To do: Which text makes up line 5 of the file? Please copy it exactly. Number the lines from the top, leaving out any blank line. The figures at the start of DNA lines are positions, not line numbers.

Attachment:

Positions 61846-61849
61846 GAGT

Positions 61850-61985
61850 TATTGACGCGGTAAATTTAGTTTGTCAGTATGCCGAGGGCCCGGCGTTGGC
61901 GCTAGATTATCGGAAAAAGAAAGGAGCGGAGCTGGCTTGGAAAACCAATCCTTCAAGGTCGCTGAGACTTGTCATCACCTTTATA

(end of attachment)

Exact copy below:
61901 GCTAGATTATCGGAAAAAGAAAGGAGCGGAGCTGGCTTGGAAAACCAATCCTTCAAGGTCGCTGAGACTTGTCATCACCTTTATA